“Carry multiple types of calls and be adept at using all of them,” Johnson said. “You never know what call someone else has used. In most cases, though, it seems as if I have better luck locating a bird with the crow call, box, or aluminum pot and peg. An aluminum call is something that most turkey hunters overlook. Most hunters generally hunt with a slate or glass.”
Johnson’s Roadblock Aluminum pot and peg gives off “a high, clear, front-end yelp with a nasty, raspy back-end yelp,” he said, that is a sound birds don’t often encounter. Similarly, hunters might want to consider employing trumpet-type calls, another category of sound-making devices that turkeys seldom hear. For locator calls, goose, pileated woodpecker and red-tailed hawk sounds are ones that hunters make far less frequently than they do barred owl and crow sounds.
“One of the locator calls I’m using more and more is my goose call,” Johnson said. “Most hunters don’t use a goose call at all, and many hunters overuse barred owl and crow calls. If you’re in an area where hunters have been hammering the turkeys with the barred owl ‘Who-cooks-for-you’ chorus, put some laughs and screams into the sequence.”
One afternoon during a recent season, Johnson had taken his daughter, Sarah, on an evening roosting expedition. They failed to gain a response while employing barred owl and crow calls, and the turkeys had been on the roost for quite a while.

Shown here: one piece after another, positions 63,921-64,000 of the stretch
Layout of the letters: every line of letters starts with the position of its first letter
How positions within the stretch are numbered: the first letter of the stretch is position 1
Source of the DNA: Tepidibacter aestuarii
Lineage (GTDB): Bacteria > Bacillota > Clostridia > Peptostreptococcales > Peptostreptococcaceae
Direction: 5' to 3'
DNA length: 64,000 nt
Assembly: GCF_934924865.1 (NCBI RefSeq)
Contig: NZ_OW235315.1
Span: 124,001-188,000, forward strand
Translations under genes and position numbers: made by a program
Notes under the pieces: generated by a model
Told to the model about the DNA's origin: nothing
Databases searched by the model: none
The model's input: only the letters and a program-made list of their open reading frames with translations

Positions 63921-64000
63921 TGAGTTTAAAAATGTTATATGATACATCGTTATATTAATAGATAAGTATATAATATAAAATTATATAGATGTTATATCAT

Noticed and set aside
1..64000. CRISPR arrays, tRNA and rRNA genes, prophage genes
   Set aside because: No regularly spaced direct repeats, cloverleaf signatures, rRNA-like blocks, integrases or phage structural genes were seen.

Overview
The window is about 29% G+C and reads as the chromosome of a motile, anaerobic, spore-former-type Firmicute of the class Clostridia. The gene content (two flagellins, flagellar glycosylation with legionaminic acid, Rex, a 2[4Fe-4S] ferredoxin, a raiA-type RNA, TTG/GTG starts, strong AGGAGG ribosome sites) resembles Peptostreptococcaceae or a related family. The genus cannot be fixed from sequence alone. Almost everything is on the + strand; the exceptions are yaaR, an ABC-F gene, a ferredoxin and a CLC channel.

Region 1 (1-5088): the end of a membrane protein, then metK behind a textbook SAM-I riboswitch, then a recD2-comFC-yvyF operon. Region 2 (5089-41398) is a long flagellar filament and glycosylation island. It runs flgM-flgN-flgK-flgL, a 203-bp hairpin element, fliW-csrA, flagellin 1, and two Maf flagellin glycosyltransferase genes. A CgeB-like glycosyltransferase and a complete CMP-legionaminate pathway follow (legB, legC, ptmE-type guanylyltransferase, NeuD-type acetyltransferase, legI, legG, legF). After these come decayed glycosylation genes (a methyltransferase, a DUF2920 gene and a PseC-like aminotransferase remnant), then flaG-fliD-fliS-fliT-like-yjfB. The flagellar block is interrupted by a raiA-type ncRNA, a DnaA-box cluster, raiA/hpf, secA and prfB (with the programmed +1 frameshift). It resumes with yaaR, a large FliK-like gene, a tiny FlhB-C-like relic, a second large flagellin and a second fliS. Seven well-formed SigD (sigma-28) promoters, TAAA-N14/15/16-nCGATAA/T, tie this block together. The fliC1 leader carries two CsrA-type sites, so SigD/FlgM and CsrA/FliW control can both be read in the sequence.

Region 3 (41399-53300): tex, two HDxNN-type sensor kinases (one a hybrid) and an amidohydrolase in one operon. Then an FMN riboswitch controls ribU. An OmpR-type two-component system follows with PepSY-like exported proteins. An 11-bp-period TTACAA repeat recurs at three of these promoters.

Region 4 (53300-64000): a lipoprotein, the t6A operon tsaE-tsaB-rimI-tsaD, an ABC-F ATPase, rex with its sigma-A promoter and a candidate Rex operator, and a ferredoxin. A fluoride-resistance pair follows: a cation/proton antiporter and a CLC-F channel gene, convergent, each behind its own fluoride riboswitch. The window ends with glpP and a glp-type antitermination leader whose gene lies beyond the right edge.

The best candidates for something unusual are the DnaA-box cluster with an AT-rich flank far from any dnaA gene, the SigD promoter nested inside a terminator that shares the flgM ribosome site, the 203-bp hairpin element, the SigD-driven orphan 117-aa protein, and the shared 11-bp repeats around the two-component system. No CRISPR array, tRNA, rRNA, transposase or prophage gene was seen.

“I then pulled out a goose call and started honking, and a gobbler sounded off,” Johnson said. “The next day, Sarah killed that bird. If that goose call had not worked, we wouldn’t have even been hunting in that woodlot the next day.”
Johnson said to practice with enough different kinds of calls to have confidence in as many as possible.
“I rotate my calls when I hunt birds that I know I or others have hunted before,” he said. “I also try to use a different call each day. I keep an arsenal of calls in my vest, because you never know what a turkey will gobble at. In many cases, I have run a mouth call and a turkey not answer, but turn right around and hit my Mudslide box call and the tom gobbles his head off.